His principal gift to the advertising world is one such smart heuristic - it should be said that this one crops up less frequently than it's usefullness would indicate - the recognition heuristic.

In simple terms, this means that when faced with a choice between something familiar and something unfamiliar, people tend to opt for the former, and this choice is often the best choice.

In other words, it's usually sensible that people should place a higher value on something they recognise over an alternative that is less familiar.

Therefore recognition based heuristics help consumers choose which brands to buy in frequently purchased categories.

Another way to describe this is salience.
Salience in this context, being the propensity of a brand to come to mind in buying situations.

It seems simple but, and this is something you can try at home, when asked to name as many brands in a particular category as possible, people can rarely name more than three or four in that first instant.

After a few moments thought a few more can come to mind, but theres rarely that kind of reflection in a buying situation.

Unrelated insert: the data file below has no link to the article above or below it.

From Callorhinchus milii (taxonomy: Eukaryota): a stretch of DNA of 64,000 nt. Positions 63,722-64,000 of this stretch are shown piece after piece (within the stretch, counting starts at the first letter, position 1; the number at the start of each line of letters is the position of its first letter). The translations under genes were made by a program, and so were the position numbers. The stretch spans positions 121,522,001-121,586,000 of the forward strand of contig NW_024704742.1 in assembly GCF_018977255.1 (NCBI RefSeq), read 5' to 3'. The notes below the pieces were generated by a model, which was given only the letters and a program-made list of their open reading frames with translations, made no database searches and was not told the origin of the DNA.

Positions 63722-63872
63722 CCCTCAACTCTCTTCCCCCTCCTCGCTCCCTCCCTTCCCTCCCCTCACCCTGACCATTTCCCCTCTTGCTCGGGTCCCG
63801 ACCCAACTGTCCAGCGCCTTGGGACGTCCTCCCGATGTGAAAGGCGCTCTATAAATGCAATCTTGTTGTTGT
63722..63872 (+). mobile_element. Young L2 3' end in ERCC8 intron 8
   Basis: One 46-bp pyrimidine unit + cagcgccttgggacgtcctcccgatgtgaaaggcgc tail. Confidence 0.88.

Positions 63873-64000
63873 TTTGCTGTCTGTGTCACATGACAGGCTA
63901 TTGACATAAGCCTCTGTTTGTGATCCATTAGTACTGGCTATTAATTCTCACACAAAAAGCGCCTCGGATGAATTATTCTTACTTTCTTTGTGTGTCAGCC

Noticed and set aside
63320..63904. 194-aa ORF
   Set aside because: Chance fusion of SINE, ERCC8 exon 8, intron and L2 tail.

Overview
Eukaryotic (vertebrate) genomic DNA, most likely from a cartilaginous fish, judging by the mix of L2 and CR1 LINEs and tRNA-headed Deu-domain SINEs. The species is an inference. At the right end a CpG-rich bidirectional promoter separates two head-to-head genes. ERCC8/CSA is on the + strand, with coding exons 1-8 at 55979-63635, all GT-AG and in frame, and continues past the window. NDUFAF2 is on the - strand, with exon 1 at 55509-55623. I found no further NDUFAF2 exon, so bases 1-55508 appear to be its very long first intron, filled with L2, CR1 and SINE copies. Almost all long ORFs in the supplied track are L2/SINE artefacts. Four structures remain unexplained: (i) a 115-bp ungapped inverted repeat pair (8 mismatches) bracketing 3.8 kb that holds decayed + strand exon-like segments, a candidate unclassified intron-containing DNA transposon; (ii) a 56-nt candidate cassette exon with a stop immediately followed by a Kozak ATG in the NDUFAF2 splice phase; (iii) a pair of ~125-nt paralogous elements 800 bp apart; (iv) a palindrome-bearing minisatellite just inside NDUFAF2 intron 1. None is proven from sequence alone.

Though when read a list of brands in a given category then people will be 'aware' of a far larger number.

Therefore, unaided salience is an better predictor of the brands people will buy.

And a useful example of a recognition-based heuristic.

As Professor Sharp notes in 'How Brands Grow'; there are many brands that buyers could consider, if they had thought of them.

I've introduced the good Professor at this point for a specific purpose.

I attended the MSIX (Marketing Science Ideas Exchange) conference in Sydney last week.

A fuller review of this I intend to write shortly, but one of the stand out (salient) points was made by one of the speakers - a non-marketing person - Jon Williams of PwC who said that for behavioural economics to have an impact on business/marketing then 'we need to move from party tricks to business results'.

My sense is that is what Professor Sharp was alluding to in an article he published in Marketing Mag this week entitled 'Behavioural Economics is not the big story in marketing'.